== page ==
Global change has proven consequences for animal and plant populations, but also less well studied effects on the health of biological communities. All of these modifications impact the functioning of food webs and therefore the production of goods and services for human communities. Recent studies show that global change is leading to a reduction in the production of long-chain omega-3 fatty acids (omega-3s) at the base of the marine food web, by altering microalgal assemblages and their physiology. These omega-3s play a vital role in maintaining the physiological functions of higher organisms as they are the major components of their cell membranes. This drop in omega-3 production at the base of the marine food web should mechanically have cascading repercussions on the availability of these nutrients for primary and secondary consumers, such as exploited marine fish, which are almost incapable of synthesising them. Fish are one of the main sources of omega-3 for humans, for whom the beneficial effects of these fatty acids have been widely demonstrated. This chain of consequences could therefore also lead to a possible decline in the availability of these fatty acids for human populations.
Mugilids are opportunistic fish that occupy a variety of habitats and tolerate a wide range of environmental conditions. They generally occupy an intermediate position in tropical coastal systems: they graze on microalgal biofilm, and are consumed by other exploited fish species (e.g. sea bass, meagre). They therefore play a key role in aquatic ecosystems by providing a significant part of the coupling between the bottom and water column trophic compartments. They also contribute to the transfer of omega-3 to humans.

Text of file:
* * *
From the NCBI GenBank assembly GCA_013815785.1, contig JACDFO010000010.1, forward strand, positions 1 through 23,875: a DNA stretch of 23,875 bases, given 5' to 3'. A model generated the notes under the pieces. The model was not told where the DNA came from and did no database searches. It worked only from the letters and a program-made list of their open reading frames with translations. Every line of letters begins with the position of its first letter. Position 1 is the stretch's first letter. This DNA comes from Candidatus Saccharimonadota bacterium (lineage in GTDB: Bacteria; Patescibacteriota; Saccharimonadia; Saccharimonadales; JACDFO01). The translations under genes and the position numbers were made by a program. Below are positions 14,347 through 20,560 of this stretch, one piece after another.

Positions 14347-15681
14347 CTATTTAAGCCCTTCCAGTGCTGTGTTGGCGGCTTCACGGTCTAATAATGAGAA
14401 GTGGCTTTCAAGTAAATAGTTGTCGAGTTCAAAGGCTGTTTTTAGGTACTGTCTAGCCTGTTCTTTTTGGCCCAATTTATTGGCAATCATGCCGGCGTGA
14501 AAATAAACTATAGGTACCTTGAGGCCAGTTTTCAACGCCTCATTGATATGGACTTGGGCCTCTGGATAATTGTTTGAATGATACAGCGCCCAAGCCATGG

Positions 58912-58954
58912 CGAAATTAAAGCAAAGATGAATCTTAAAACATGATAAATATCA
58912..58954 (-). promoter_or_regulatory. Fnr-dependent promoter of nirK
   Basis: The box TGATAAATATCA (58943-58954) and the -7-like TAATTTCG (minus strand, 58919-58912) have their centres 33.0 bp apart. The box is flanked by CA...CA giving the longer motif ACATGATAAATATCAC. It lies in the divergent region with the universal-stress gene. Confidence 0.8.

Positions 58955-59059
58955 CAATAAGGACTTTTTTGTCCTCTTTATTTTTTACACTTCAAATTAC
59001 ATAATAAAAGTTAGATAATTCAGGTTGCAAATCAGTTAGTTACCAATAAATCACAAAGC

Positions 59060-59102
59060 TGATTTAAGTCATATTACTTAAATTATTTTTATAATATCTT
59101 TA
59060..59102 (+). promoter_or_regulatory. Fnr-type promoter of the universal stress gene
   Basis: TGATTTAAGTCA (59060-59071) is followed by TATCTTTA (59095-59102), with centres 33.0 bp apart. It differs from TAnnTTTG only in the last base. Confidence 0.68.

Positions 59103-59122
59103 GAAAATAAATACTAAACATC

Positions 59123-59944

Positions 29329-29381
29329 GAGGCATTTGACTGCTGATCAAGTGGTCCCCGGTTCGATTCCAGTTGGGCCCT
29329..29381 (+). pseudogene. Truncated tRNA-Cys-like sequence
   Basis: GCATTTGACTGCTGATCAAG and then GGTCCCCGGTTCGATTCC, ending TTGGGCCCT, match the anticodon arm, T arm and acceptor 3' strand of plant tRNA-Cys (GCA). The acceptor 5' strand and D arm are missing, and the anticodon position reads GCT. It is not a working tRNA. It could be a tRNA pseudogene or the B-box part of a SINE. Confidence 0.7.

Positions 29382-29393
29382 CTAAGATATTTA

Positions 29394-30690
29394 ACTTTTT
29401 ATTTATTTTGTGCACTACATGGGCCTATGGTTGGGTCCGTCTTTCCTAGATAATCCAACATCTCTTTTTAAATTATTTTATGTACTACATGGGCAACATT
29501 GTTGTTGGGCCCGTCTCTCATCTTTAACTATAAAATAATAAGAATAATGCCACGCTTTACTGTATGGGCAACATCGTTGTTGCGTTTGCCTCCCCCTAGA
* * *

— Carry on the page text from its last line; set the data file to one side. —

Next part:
Laboratory studies have shown that the physiological performance and behaviour of mugilids (e.g. respiration, swimming performance, growth) are altered in response to a decrease in the omega-3 quality of the food combined with an increase in water temperature (e.g. Vagner et al., 2014, 2015, 2019).
The objective of the project will be to explore the consequences of such modifications on the functioning of coastal marine food webs and, more specifically, on the transfer efficiency of omega-3 to the upper links, notably to exploited fish and humans. The food webs associated with different types of habitats similar to those of the Breton coastline will be analysed. A detailed analysis of the results with regard to the Breton socio-economic context will also be proposed. The fishing and aquaculture sectors, which are vital in the region, will benefit from the development of knowledge on the “interest for human health” of mugilids in order to promote these products, particularly by canneries.
From a methodological point of view, this multi-scale collaborative project between physiologists and modellers will allow the development of an innovative numerical approach, coupling individual physiological data to existing coastal marine food web models (e.g. Linear Inverse Models) in the form of sensitivity analysis of model parameters.